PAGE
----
Fertility

Am I Ready for a Baby? The Big Question

Team Peanut5 months ago7 min read

Am I ready for a baby? If you’re thinking about trying to conceive (TTC), this question can weigh heavy on your mind. And it’s totally normal to be confused about the answer.

Am I Ready for a Baby

Even if you’ve harbored a dream of becoming a mama for most of your life, you might still wonder if this is the right moment to take the leap.

So to help, we’ve put together some things to think about as you ponder mamahood.

But before you read on, remember, the choice is entirely yours! No one can tell you when’s the perfect time to have a child (even if such a time existed). We simply hope this post gives you some food for thought.

Am I ready for a baby? How to decide

Think about why you want to have a baby

Let’s start with the basics: Why do you want to have a baby in the first place?

Your answer might be something like: I’ve always wanted to be a mama, I’d like to create a happy home for a child, I love the idea of caring for another little being. Or even: I don’t know exactly why, but I just feel it in my heart.

And that’s great! Becoming a mama should be something you really want to do. Not something you feel pressured to do by anyone else — including partners, parents, in-laws, or society.

If you’re asking yourself, Am I ready to have a baby? because other people in your life want you to have one – and you’re not sure – maybe it’s time to take a step back. Give yourself space to think. And remember: your body, your choice.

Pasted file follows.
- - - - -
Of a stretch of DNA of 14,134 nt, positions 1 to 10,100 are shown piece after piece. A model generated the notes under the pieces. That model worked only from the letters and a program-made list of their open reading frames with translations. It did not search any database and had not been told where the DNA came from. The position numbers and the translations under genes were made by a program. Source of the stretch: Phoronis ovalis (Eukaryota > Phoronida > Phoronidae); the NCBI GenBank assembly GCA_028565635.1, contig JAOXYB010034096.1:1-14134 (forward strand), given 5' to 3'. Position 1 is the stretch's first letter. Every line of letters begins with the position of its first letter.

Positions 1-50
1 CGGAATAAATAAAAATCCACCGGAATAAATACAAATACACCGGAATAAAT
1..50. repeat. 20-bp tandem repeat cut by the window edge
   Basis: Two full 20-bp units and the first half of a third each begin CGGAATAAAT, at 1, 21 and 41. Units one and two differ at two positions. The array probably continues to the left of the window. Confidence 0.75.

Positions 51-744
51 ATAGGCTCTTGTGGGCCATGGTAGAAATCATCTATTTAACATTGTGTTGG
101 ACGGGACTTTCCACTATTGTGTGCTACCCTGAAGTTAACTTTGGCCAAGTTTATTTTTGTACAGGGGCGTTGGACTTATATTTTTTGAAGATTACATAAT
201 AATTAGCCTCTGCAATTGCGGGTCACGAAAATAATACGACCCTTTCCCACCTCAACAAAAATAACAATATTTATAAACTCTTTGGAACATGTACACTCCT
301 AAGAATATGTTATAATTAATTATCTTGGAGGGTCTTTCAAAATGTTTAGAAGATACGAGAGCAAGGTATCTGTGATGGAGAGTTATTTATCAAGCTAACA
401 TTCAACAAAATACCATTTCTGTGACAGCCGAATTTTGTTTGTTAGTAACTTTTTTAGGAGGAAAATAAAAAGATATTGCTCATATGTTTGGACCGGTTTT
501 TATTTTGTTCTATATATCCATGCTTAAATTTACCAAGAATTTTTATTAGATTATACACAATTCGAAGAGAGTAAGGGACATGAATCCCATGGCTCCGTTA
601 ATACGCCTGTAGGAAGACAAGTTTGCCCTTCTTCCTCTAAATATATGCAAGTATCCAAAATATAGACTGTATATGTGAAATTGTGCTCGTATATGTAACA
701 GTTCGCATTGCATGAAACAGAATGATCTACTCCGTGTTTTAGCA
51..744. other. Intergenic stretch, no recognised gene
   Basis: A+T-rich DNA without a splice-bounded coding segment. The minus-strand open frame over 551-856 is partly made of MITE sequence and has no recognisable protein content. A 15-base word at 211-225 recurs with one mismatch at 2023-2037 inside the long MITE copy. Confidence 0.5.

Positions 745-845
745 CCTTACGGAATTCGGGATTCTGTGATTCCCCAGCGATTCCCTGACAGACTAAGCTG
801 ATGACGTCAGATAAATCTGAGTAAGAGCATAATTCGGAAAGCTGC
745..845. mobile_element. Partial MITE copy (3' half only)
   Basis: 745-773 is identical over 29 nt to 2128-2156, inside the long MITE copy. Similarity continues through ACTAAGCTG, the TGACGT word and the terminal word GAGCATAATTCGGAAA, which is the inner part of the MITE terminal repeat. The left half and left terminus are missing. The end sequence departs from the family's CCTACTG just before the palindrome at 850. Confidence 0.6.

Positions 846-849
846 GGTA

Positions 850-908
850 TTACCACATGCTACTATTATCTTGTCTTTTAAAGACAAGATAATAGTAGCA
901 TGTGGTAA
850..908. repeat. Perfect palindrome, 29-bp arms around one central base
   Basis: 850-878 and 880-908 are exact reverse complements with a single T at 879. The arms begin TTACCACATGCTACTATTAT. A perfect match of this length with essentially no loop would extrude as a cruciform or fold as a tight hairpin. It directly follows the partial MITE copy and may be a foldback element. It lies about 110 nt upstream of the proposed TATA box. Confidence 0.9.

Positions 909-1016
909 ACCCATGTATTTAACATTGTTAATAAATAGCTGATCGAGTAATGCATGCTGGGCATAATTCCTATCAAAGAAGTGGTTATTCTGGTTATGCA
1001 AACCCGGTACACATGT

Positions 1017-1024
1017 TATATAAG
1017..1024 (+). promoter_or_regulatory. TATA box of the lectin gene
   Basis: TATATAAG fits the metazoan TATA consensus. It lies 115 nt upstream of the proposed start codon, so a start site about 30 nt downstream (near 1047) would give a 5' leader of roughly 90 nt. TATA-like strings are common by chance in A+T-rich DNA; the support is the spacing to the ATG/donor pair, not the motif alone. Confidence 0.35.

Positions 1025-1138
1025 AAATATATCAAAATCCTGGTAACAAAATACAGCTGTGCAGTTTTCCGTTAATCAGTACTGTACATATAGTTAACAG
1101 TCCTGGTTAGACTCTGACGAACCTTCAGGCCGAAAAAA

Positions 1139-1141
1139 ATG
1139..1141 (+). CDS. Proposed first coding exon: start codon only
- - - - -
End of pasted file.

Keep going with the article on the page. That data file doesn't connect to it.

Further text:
Consider how important “me-time” is for you

Babies, kids, and even teens (if you become their cab driver between social engagements) take up a lot of time. Of course, being with your kids can be super fun and rewarding — but it also limits the amount of time you have to spend on your own interests.

Spontaneous trips, lazy Sunday mornings, and drinks with friends all become much more infrequent when you’ve got a baby to care for.

If you’re not sure you’re ready to give up your independence just yet, you could always take some time for yourself before getting on with mamahood. Travel, learn a new skill, meet new people. Stretch your wings before you hop on the nest. You never know, your experiences might enrich your parenting in the long run.

Look at your relationship with your partner

Now, if you’re considering going it alone as a mama, feel free to skip to the next section.

If you have a partner who’ll share your parenting journey, it’s helpful to think about your relationship.

The fact is that having a baby is tough (oh so wonderful, but tough) — and it can have a significant impact on your relationship. Even if your bond is solid as a rock now, with all the love, trust, and openness you could wish for, those sleepless nights can still shake the foundations.

And if you’re already having problems in pre-baby times, there’s a chance the stress of parenting could make them worse. So, do you feel your relationship is strong enough to cope with the strain?

It’s also important to check you’re both on the same page when it comes to starting a family. Are you both equally enthusiastic about having a baby? What are the roles you’ll each be taking on as parents? Take time to really chat about it.

Think about your support network